Traveling through major wine-growing areas in the past few weeks there were everywhere signs of growing emphasis on regional and individual vineyard identity.
It’s hard to point to the source of it, but consumers, merchants, growers and makers all have a hand in it. And, finally, the interest springs from the emergence of wine styles peculiar to an area.
In Coonawarra, source of perhaps the most exciting reds in all of the new world, we’ve seen in recent years the emergence of a band of individual growers making small batches of phenomenally good reds.
The well-established Bowen Estate, Hollicks, Brands, Redmans, and Leconfield vineyard-wineries have been joined by Rymill (simply brilliant wines) and Zema Estate (in my view, inconsistent to date, but beautifully located and getting better).
As well, a number of growers without wineries now turn a portion of their fruit (and they don’t pick the worst batches for themselves) into wine. This is partly to spread their risks. But when you talk to them you sense an immense pride in their vineyards and a desire to build a brand, and, hopefully, a better living.
Mike Wetherall, Doug Balnaves, and Brian Lynn (Majella) are all primarily grape growers now making sensationally good wine in small batches. None of them have wineries: Wetherall makes his at Hollicks, Balnaves at Leconfield, and Lynn at Brands.
The other thing they have in common is that you’ll have to go to Coonawarra to buy a bottle! It’s well worth it if you’d like to experience the subtleties and shades of this great wine growing area.
And if you do go to Coonawarra, you may trip over the odd English Master of Wine buying for a supermarket chain. They’re everywhere. And if the main focus is big-volume value-for-money wines, they are also actively seeking small parcels of distinctive wine from small individual vineyards.
They’re in Coonawarra, and they’re in the Barossa as well. On a call to Rolf Binder at Veritas Winery, we were hot on the trail of a British buyer. He’d bought a parcel of a wonderful shiraz made from very old vines and was talking about making specific small batches of other Barossa hallmarks for the U.K. market.
Rolf, with his sister Christa, are just two of a growing number of Barossa growers beginning to focus strongly on table-wine styles peculiar to the area.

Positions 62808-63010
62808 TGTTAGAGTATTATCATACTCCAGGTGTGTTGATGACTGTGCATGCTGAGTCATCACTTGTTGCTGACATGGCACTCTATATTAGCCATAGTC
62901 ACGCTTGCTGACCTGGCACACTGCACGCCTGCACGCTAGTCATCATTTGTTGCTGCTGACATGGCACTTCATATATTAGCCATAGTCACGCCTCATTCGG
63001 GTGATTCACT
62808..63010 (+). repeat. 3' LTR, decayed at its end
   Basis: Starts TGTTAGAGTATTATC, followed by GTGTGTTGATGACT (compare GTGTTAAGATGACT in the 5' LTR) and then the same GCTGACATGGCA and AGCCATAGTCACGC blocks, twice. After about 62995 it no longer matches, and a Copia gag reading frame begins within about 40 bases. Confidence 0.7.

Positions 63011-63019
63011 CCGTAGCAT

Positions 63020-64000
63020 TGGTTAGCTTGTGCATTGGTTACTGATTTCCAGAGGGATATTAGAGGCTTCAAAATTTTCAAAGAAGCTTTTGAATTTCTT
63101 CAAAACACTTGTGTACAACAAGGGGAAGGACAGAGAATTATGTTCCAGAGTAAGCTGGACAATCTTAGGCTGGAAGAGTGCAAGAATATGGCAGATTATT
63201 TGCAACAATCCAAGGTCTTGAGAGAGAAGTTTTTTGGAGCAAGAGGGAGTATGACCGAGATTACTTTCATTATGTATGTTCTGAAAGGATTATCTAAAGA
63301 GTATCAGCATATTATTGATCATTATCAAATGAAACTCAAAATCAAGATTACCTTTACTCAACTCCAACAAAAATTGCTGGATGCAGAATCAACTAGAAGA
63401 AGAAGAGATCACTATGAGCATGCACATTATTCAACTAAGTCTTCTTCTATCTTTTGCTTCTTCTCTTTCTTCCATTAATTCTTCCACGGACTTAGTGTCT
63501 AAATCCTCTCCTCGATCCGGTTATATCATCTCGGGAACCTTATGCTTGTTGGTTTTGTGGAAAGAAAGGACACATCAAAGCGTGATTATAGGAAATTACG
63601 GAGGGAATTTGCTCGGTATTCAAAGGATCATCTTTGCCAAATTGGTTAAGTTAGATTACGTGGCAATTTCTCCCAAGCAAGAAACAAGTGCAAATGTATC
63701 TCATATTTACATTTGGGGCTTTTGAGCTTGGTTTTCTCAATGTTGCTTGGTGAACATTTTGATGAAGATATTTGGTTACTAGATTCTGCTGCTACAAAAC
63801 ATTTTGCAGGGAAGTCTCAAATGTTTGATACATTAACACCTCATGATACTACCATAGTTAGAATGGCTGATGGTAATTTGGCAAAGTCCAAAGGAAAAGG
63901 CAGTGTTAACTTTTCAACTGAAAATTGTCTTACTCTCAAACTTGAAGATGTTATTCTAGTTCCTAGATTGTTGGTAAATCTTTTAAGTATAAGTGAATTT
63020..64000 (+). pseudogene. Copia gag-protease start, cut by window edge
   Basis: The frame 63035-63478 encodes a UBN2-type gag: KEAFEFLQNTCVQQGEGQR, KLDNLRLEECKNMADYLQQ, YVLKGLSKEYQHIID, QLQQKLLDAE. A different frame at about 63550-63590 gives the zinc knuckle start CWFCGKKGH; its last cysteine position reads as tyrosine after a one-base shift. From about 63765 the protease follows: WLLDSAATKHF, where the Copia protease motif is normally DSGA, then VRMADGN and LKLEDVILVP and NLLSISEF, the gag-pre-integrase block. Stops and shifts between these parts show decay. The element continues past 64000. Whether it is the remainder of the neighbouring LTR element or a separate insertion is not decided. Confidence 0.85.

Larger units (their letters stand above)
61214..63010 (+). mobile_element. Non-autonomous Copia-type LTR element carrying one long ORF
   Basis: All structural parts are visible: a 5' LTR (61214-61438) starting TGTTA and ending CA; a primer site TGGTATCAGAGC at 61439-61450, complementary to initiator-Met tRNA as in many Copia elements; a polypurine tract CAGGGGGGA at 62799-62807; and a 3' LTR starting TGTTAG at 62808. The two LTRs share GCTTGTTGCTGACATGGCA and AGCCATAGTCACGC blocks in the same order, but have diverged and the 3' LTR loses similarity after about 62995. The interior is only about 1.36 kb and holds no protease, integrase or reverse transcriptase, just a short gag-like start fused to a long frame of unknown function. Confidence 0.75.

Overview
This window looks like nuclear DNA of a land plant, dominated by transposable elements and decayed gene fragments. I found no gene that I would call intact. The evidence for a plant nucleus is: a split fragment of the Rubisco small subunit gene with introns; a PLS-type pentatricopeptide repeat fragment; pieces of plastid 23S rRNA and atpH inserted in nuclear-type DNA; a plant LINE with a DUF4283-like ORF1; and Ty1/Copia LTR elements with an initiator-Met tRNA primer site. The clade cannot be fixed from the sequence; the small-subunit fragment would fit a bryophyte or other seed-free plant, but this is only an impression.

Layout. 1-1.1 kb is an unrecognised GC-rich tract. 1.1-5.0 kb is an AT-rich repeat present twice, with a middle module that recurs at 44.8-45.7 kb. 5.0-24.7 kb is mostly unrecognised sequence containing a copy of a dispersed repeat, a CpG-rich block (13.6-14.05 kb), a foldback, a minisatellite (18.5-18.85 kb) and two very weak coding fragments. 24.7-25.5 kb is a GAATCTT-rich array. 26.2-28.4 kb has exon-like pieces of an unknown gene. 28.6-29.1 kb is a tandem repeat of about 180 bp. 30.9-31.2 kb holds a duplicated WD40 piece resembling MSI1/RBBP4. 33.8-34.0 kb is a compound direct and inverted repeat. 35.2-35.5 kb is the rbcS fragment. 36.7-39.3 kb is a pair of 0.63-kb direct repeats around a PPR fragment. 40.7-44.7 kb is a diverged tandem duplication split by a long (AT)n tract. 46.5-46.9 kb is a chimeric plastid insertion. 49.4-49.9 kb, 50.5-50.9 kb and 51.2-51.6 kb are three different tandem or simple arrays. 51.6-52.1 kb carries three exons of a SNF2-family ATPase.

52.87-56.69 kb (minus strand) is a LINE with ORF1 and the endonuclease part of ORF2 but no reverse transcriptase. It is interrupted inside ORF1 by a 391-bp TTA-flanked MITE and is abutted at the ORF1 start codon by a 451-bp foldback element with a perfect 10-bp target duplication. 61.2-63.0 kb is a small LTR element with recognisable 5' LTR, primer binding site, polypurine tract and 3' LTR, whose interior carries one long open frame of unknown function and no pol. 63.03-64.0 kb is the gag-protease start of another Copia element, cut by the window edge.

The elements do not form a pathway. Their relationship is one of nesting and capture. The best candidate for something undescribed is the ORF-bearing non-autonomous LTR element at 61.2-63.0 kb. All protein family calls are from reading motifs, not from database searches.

They represent a new generation, descended from the Barossa’s original German settlers. For previous generations, grapes were just one farm item to be sold to wine makers.
The new generation’s been to Roseworthy, worked in winemaking with big companies for a decade or more, and is now bringing advanced technical skills back to the farm. Why sell the grapes, they say, when we can make our wine and give it our own identity.
These new makers turn out a full range of wine, but the great specialties are the absolutely delightful, full-bodied shirazes and grenaches made from very old, bush-pruned vines. St Halletts, Rockford, Turkey Flat, Charles Melton, and Bethany are a few of the wineries at the hub of this discovery of a regional and vineyard identity.
If the world’s interest in wine continues, there’s a bright future for those emphasising an area’s unique wines. With time, I guess names of our better wines will be vineyard names, just as we’ve seen in France.
If there’s one thing we can learn from the French, it’s that a strong regional identity provides a marketing umbrella under which thousands of small makers may prosper, each with his own vineyard thumbprint.
Since the Federal budget’s fifty five per cent tax hike on wine, I’ve traveled widely through major wine growing regions: the Hunter Valley, Cowra, and Griffith in New South Wales, Great Western and Mildura in Victoria, and Coonawarra, Padthaway, and the Barossa Valley in South Australia.
Beneath all the refreshing hustle and bustle of activity, runs a deep vein of gloom and uncertainty. The Government’s ill-considered, anti-investment tax grab was bad enough but the ensuing uncertainty regarding its passage into law undermines the confidence of one of Australia’s few rapidly expanding rural industries.
What a contrast between depressed, wheat-and-wool-dependent Narrandera (6 families forced off the land in the week we passed through, we were told) and grape-growing areas like Griffith, Coonawarra-Padthaway, and the Barossa Valley, all buzzing with activity.
What we’re seeing in viticultural Australia is an unprecedented expansion, driven by rising exports, and underpinned by domestic sales and a supreme technical competence, acquired over the past twenty years, in vineyard and winery.